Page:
(Article reproduced with permission from the NSW Law Society)
Do I really need a solicitor to make an offer on a house’?
The answer is that buying a home is often the biggest financial decision we’ll ever make (especially in Sydney, where property prices can be astronomical).
So making an offer and entering into a contract for sale without knowing your legal rights can have profound long-term consequences on your finances and your overall quality of life.
This checklist answers common questions about the process for buying a home in NSW and how your solicitor will guide you through each step, including:
• buying at auction
• buying a strata title property
• how the conveyancing process works.
Before you buy
Buying by private treaty
The most common way to buy a house or apartment in NSW is by private treaty. This is where a seller advertises the amount they’d like to achieve for their property and then negotiates with prospective buyers.
The contract for sale becomes activated once you exchange contracts with the seller. At this time you’ll also have to pay the full deposit on your place (usually 10% minus any holding deposit you’ve paid). However, this doesn’t always mean you’re locked in.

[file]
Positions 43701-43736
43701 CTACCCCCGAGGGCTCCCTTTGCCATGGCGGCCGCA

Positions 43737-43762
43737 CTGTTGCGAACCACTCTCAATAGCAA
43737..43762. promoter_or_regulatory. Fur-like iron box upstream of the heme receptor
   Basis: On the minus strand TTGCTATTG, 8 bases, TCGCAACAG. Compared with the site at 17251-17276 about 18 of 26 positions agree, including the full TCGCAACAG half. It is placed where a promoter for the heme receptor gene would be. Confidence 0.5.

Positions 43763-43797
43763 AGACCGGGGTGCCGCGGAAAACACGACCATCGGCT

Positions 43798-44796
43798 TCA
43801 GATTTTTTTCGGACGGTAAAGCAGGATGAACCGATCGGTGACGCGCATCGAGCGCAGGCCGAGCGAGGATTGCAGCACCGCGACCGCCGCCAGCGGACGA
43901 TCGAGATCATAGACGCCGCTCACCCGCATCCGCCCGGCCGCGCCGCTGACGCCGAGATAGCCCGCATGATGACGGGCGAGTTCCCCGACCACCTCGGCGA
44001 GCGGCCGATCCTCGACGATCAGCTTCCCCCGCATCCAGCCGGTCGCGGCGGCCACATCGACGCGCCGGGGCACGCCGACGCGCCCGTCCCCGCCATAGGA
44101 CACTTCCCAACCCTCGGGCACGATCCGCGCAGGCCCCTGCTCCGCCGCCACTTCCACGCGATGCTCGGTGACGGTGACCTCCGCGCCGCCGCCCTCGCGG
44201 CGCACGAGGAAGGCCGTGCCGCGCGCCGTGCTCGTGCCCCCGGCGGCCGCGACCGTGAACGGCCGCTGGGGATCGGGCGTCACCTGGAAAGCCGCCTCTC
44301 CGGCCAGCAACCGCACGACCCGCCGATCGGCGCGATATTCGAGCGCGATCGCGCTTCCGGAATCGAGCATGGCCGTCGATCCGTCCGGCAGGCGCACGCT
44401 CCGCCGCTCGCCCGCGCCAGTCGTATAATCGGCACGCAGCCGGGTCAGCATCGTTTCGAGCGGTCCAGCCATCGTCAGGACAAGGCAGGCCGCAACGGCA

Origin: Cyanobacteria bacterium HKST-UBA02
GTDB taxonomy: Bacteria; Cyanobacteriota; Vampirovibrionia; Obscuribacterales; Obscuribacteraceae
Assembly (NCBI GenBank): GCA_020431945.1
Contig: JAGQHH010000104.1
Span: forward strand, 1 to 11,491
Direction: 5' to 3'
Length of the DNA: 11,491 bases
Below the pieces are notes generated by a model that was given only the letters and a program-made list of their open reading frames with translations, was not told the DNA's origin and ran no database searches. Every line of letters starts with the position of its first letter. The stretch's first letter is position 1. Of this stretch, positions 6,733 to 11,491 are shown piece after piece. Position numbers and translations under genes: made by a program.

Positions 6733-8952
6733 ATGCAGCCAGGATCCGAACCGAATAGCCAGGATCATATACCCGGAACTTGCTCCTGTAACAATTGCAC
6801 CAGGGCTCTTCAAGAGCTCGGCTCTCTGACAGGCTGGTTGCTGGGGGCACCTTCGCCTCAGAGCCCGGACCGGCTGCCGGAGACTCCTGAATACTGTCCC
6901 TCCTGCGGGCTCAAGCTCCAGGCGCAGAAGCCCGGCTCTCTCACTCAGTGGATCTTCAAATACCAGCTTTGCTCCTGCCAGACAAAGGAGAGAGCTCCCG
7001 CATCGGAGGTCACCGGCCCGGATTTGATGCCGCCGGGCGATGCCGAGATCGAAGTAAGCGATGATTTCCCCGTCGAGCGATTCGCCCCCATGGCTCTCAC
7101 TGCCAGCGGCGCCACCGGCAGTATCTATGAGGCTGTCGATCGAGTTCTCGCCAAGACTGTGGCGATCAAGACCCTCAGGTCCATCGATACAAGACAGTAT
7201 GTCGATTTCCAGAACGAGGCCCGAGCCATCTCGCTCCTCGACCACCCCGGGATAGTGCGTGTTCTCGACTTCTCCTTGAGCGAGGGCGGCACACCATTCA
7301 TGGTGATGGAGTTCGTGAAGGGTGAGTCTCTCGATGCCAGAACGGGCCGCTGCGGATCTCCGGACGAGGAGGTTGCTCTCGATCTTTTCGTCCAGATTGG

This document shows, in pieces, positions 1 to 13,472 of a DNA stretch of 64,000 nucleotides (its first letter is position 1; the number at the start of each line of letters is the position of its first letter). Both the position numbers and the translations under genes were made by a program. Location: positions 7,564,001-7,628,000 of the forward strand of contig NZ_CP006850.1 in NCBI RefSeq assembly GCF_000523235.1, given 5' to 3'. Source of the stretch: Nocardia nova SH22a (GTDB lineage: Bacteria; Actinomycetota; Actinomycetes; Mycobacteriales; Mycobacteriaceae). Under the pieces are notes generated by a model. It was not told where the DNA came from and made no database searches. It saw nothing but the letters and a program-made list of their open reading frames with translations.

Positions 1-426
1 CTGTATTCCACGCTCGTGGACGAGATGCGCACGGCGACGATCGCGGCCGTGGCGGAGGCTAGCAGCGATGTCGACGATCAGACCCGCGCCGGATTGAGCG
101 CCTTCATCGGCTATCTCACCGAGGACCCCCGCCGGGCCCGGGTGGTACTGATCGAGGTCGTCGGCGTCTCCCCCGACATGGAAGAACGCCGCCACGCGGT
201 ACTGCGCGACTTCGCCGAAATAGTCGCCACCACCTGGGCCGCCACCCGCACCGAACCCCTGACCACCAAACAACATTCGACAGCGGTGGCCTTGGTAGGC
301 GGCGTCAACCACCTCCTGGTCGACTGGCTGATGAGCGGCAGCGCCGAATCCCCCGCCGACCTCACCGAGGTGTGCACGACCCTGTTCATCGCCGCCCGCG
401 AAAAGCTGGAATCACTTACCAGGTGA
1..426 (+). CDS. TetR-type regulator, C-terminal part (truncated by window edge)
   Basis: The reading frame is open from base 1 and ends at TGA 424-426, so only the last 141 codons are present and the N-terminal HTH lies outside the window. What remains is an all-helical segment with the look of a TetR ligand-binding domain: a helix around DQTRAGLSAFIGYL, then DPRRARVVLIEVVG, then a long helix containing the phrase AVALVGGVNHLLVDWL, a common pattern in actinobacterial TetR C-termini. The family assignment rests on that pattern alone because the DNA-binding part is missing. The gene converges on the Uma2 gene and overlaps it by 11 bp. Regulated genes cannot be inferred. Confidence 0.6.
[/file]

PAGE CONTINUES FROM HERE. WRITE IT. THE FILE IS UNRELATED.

The standard contract for sale includes a ‘cooling off’ period during which you can change your mind. However, your solicitor can have this waived by signing a certificate and explaining the contract to you.
Buying at auction
Auctions can sometimes seem daunting; not least because there’s no cooling off period. If the gavel comes down and you’re the highest bidder you’re usually bound to go through with the purchase, no matter how unfair the contract might be.
So long as you have your solicitor look over the contract for sale before you bid there’s no reason an auction needs to be any riskier than buying by private treaty (so long, of course, as you stick to your budget and don’t get too caught up in the moment!).
Before the auction, your solicitor will identify any terms that might not be in your favour and negotiate with the vendor’s solicitor to change them. They’ll also make sure you’re buying exactly what you intended to and that it’s in the condition you expect.
That way if your bid is the winning one, you can be sure the contract you sign will be in your interests.
Buying an apartment or townhouse